Defra minister praises shooting and angling’s contribution to conservation

 

The Government recognizes and encourages the conservation work carried out by shooters and anglers, the Minister for Agriculture and Food Jim Paice told delegates at the Conservative party conference on Monday. Speaking at the Rural Reception, hosted by the UK’s largest shooting organisation, the British Association for Shooting and Conservation (BASC), and the Angling Trust, Mr. Paice said: “What you represent here is the Big Society in action. We don’t go out in the countryside just to pull the trigger or float a fly; we are out there day in, day out working for conservation.”

Independent research has shown that people involved in shooting carry out conservation work worth £250 million every year.* Mr. Paice also said that the Government does not intend to interfere with fieldsports where it is not necessary, but said it was important for shooting and fishing to ensure everything was being done properly and was above reproach.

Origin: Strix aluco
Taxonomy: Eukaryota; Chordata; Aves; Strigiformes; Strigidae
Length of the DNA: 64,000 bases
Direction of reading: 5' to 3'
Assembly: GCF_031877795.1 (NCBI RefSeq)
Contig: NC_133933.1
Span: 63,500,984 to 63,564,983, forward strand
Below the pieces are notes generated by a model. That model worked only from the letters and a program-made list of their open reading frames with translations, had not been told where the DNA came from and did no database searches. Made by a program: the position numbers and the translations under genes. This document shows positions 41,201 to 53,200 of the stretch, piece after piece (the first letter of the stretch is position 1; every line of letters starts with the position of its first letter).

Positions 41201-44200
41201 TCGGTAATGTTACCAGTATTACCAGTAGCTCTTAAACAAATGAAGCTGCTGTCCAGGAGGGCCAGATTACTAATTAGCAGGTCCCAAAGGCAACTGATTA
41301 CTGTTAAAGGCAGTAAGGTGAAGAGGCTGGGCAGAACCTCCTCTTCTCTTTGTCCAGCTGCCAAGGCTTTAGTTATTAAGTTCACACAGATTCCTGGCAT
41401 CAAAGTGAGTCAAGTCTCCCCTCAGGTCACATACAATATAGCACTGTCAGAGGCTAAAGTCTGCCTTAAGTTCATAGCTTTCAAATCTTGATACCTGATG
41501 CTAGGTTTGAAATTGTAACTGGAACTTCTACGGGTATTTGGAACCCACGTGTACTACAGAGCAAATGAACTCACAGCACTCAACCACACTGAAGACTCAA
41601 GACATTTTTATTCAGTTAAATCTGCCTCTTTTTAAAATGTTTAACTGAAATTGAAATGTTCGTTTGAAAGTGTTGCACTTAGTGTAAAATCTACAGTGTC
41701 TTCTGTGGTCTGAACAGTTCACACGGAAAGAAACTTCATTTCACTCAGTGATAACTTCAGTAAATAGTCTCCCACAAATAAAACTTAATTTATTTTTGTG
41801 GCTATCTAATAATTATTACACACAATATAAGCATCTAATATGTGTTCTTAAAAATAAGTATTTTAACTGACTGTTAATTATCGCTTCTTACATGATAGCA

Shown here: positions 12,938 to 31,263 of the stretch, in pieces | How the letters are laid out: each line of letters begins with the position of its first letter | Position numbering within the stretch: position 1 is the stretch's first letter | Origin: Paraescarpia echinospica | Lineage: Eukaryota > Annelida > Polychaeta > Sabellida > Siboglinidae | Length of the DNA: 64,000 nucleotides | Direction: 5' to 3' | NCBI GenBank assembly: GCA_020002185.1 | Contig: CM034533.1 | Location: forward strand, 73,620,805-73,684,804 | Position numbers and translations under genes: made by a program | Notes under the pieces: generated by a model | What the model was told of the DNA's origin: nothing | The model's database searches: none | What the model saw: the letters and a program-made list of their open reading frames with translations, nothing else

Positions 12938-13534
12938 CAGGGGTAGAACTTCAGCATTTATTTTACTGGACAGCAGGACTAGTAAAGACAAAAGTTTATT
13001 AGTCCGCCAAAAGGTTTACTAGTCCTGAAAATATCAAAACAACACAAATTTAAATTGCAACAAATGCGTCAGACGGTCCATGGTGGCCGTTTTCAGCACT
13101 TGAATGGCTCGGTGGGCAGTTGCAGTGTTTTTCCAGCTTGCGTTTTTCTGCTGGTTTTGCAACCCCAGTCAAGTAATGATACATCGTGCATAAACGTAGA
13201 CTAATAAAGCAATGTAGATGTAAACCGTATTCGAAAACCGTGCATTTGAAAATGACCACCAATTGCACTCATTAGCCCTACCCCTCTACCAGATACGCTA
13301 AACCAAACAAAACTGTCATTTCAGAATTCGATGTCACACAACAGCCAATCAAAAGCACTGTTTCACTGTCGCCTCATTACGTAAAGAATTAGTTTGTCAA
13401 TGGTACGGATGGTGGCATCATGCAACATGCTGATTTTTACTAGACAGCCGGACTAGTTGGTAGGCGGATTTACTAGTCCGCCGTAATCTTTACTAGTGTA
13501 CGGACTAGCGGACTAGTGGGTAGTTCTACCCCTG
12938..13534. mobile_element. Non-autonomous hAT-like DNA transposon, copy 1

Geoffrey Clifton-Brown MP, chairman of the all-party parliamentary group for shooting and conservation, told the meeting that everyone who shoots or fishes should encourage others to come out into the countryside to find out the real story of what goes on. Mr. Clifton-Brown said the days of the perceived rural/urban divide are over.

Mark Lloyd, chief executive of the Angling Trust, called for reform of the Environment Agency, closer attention to water quality and greater protection for fish stocks in coastal waters.  John Swift, chief executive of BASC, welcomed a Defra team with practical countryside experience and said shooting’s main concern is the review of firearms law being carried out by the Home Affairs Select Committee. Mr. Swift called for a proper review on the basis of facts.  

ENDS                                            

*(source: PACEC study 2006)

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